The History of Denver Public Schools Volume One – Phil Goodstein



Denver historian and author Phil Goodstein speaking at Mutiny Information Cafe on April 5, 2019 on his latest book: “The Denver School Book: The History of Denver Public Schools Volume One – 1859-1967”

ABOUT THE BOOK:
Denver Public Schools (DPS) have been in the news lately. A strike recently convulsed the district, shortly after it had hired a new superintendent. But the schools are always in the news. From the time of the Pikes Peak gold rush in 1859, residents have insisted that schools are at the heart of the city’s vitality. The school system has reflected the hopes, passions, and fears of the community.

All of this comes across in a fascinating survey of Mile High public education, The Denver School Book, 1859–1967, by veteran historian Phil Goodstein. It traces the origins of Mile High schools to the arrival of the city’s first schoolmaster, Owen J. Goldrick, in 1859. From there it traces how Denver was soon home of numerous different school districts. This eventually led to their consolidation in 1902 as District #1 of Denver Public Schools of the City and County of Denver.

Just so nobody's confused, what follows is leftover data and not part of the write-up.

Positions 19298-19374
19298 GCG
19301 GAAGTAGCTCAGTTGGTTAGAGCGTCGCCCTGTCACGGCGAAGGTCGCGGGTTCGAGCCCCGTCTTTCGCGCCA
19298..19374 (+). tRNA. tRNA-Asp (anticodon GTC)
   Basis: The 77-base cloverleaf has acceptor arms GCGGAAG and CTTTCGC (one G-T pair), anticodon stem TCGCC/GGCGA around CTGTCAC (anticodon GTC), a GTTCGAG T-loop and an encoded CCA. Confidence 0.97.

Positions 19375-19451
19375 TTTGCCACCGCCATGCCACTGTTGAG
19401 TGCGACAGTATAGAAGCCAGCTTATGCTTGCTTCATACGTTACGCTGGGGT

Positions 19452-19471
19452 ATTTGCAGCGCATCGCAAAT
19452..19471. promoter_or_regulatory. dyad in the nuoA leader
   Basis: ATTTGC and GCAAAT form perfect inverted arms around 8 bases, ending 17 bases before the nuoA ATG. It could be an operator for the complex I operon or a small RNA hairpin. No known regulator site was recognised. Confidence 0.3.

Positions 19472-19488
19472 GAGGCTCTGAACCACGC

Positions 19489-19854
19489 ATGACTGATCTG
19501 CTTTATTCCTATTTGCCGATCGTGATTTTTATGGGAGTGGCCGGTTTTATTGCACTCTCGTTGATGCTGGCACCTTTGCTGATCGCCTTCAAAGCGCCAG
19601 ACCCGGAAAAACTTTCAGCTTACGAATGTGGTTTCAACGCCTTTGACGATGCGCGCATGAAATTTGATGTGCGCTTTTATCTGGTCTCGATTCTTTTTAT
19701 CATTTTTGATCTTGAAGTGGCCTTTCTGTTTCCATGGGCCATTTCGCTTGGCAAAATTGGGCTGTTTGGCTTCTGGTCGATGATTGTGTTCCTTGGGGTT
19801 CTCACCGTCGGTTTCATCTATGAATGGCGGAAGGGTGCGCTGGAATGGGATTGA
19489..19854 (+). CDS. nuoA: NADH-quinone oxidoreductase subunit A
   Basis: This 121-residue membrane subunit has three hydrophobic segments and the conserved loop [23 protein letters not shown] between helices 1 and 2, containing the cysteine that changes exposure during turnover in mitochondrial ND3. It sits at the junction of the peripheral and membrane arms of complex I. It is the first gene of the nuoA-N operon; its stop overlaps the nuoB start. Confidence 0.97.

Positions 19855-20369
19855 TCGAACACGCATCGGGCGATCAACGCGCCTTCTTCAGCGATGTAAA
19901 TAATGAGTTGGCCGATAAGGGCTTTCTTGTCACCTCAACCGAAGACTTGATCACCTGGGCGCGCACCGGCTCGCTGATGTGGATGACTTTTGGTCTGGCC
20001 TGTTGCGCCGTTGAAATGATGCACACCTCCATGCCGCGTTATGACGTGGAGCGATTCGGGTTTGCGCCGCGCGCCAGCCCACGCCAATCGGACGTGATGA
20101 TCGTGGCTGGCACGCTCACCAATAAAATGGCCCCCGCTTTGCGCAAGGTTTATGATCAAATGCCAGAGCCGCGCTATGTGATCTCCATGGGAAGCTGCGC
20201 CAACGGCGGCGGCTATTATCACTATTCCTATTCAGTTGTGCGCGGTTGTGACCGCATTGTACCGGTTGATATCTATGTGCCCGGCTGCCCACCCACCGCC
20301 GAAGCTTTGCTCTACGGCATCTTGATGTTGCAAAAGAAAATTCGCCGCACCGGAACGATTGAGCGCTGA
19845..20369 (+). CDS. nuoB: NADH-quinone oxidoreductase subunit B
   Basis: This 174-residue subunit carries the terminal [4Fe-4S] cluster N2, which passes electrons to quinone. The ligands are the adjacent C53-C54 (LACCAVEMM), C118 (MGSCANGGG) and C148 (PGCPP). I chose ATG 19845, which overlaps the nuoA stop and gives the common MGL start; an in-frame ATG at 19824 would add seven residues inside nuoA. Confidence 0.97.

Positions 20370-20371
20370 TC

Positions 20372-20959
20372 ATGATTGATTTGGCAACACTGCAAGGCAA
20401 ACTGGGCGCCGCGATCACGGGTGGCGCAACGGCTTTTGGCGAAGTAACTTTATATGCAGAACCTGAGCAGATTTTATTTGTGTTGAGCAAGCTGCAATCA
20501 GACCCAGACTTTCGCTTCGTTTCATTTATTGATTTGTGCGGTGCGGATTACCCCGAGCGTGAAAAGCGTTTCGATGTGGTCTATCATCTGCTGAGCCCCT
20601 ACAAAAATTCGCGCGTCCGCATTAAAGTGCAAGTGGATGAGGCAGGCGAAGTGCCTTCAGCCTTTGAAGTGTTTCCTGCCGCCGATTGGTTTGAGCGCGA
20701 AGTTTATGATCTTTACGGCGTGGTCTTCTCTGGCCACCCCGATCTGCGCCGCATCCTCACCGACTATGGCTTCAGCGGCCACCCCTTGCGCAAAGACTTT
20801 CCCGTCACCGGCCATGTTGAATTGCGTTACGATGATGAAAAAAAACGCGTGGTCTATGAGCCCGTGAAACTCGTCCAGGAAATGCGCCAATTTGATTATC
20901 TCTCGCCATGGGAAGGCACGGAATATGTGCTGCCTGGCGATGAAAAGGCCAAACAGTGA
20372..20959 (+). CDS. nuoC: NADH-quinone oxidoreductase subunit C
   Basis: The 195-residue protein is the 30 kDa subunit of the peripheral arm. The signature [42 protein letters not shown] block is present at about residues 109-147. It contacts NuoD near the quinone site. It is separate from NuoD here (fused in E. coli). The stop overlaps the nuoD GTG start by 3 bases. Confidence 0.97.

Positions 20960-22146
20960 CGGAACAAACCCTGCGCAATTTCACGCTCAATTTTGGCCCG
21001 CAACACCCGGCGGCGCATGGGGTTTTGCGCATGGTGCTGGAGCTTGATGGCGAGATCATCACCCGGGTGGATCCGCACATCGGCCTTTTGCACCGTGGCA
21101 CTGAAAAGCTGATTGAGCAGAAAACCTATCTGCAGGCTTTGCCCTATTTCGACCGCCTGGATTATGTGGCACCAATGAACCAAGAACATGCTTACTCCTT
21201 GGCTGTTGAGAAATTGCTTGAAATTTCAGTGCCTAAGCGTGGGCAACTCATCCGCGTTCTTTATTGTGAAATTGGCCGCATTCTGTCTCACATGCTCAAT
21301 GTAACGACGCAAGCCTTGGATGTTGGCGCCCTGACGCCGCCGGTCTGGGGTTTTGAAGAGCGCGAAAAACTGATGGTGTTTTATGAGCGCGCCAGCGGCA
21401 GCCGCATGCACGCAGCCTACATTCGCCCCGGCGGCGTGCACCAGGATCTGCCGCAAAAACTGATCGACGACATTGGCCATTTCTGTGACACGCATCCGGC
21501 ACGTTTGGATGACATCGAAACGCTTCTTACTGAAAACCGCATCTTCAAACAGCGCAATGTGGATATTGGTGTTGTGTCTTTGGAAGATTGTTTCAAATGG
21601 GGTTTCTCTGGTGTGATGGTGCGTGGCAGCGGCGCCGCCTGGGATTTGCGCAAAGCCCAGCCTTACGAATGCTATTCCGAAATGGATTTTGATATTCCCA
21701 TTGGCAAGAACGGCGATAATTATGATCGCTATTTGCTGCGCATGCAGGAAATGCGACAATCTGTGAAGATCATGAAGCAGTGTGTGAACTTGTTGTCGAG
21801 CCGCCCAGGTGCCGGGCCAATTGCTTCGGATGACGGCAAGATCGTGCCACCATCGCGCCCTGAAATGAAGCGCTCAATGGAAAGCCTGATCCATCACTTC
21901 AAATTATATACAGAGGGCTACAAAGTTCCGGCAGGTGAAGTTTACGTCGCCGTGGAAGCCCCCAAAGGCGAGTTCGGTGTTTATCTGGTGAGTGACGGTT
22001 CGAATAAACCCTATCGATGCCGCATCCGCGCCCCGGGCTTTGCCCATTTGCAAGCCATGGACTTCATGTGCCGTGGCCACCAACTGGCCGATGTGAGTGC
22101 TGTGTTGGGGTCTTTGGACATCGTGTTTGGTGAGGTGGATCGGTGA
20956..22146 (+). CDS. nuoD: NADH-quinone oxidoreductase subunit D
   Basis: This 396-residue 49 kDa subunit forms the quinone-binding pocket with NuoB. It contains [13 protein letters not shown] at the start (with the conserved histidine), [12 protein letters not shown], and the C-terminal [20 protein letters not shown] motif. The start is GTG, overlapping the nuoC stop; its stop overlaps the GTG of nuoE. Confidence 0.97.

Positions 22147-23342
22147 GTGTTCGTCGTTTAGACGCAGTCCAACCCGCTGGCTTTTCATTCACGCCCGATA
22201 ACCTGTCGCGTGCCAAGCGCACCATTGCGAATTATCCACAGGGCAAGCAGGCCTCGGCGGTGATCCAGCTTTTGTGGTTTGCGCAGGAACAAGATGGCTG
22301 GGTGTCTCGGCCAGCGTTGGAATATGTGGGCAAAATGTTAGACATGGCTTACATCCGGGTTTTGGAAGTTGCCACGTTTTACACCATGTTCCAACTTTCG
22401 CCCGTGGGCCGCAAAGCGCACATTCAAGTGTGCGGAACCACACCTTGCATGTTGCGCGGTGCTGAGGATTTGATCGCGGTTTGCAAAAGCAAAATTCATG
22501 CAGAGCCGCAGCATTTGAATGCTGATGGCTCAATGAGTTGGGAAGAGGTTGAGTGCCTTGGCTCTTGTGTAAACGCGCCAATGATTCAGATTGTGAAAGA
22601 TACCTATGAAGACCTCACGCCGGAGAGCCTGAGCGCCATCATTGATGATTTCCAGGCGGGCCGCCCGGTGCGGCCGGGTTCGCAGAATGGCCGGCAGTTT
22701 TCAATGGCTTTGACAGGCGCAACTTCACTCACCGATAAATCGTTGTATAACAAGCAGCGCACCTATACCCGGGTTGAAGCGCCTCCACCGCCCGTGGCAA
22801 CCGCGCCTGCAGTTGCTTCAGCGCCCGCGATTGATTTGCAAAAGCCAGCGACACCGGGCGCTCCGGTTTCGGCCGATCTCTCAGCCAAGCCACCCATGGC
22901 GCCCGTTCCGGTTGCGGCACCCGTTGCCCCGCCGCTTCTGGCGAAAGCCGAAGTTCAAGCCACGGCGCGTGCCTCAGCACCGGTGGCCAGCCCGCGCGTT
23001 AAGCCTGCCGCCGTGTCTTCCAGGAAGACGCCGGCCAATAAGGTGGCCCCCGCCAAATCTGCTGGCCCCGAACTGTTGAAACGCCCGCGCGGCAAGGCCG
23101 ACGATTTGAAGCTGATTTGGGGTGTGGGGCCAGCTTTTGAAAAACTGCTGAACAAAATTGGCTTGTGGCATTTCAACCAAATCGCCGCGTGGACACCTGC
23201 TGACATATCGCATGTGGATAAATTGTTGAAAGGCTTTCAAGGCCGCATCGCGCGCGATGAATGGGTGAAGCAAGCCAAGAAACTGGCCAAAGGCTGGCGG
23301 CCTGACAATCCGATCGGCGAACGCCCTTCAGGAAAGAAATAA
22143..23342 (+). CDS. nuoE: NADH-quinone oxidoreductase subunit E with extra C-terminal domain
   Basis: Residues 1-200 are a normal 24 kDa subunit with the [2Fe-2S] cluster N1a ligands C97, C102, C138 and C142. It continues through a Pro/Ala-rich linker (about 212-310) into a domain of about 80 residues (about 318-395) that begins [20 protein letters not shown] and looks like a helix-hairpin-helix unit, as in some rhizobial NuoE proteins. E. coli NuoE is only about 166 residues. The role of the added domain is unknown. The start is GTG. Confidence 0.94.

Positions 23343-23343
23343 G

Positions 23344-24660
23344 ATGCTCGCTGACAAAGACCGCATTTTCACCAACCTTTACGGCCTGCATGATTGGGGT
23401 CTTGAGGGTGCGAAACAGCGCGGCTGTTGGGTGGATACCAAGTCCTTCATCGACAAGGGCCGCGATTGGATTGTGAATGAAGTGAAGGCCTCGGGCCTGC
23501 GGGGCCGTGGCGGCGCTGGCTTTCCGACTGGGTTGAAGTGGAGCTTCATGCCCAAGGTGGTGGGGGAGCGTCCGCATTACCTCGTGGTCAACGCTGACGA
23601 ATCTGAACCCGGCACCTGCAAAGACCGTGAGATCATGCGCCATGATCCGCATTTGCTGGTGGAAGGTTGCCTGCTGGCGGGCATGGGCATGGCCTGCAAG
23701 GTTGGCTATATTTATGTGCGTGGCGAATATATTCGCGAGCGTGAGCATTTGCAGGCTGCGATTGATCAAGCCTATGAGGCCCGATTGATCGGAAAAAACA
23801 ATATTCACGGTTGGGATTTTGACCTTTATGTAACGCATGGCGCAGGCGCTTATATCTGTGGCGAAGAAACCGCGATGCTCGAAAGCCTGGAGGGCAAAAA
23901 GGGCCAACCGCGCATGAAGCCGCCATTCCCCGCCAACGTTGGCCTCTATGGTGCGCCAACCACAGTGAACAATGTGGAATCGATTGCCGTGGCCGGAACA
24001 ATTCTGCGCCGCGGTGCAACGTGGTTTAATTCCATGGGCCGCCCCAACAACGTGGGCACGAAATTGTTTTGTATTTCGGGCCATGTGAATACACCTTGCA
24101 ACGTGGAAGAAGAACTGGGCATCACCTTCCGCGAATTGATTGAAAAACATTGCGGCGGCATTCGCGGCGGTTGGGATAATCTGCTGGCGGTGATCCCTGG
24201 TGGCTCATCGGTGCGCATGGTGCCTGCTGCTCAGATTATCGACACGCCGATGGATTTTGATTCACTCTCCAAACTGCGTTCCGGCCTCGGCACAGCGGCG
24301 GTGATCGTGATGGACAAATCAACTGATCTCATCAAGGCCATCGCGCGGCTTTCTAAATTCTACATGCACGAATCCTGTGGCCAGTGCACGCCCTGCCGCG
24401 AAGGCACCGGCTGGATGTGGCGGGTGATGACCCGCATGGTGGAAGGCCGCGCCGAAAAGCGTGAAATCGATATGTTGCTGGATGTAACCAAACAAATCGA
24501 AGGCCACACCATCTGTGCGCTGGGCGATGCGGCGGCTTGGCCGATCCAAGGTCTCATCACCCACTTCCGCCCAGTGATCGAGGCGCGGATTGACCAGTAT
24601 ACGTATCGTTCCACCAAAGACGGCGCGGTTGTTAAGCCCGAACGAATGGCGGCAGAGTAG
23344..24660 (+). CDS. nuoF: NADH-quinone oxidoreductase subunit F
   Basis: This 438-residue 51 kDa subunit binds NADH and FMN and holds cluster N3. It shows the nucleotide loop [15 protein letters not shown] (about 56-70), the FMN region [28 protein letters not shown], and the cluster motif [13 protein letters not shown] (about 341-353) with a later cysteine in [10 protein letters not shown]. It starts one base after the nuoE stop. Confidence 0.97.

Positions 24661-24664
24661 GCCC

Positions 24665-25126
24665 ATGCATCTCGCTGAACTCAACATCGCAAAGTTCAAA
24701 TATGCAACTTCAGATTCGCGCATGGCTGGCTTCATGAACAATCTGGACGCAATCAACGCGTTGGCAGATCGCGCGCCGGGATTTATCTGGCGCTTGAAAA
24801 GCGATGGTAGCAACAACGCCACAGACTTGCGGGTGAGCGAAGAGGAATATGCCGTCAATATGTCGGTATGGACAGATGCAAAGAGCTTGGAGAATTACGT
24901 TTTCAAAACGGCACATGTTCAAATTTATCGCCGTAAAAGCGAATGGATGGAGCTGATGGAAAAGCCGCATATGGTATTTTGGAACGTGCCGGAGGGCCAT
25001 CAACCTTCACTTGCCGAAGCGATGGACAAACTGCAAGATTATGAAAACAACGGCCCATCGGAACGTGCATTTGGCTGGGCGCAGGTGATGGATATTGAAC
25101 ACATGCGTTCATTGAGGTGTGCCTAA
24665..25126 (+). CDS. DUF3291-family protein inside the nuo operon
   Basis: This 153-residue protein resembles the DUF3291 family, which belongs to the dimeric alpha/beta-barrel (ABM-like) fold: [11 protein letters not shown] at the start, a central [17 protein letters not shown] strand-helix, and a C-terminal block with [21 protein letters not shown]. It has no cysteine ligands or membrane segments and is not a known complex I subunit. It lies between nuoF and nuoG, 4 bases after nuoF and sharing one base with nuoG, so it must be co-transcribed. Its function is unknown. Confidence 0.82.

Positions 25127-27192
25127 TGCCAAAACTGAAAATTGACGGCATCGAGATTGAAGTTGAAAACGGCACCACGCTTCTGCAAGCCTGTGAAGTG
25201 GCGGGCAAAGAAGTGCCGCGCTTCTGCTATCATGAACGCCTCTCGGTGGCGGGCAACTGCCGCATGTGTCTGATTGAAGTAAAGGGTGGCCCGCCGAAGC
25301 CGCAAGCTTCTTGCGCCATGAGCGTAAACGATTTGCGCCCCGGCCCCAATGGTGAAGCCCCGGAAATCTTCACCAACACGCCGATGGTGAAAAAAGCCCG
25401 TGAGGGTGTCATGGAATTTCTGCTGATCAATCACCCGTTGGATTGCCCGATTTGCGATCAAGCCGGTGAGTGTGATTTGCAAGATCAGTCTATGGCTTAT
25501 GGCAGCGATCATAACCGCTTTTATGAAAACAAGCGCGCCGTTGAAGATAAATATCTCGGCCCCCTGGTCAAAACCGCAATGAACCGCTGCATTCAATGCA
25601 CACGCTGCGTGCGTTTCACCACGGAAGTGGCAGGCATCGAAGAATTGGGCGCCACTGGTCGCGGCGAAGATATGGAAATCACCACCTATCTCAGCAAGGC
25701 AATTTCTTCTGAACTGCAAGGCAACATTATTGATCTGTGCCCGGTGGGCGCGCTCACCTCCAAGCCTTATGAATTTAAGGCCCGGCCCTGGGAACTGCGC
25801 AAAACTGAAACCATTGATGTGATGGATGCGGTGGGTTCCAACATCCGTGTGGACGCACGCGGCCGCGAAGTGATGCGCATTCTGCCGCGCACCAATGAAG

This is only the beginning of this sweeping, well-illustrated volume. It explores superintendents, members of the board of education, and the district’s facilities. The Denver School Book emphasizes that DPS once took immense pride in the architectural distinction of its schoolhouses. The study further explores how the Chamber of Commerce, working with the PTA, essentially gained control of the school board in 1917, dominating it for the next 50 years.

The first volume of a planned trilogy, The Denver School Book observes 1967 was a crucial turning point in the operations of District #1. That year Kenneth K. Oberholtzer retired after 20 years as superintendent. Under him, DPS had the reputation of being a model district. Even so, by the early 1960s tensions grew, especially on whether DPS was operating an illegally segregated, dual system whereby it had one set of schools for whites and another for blacks. This exploded in 1969 in a federal lawsuit challenging District #1’s racial policies. That subject will be the focus on volume two, The Denver School Busing Wars, 1967–1995.

Volume three will bring the story into the end of the second decade of the 21st century. In passing, the undertaking examines the character of public education as a whole and the relationship between the schools and the community.

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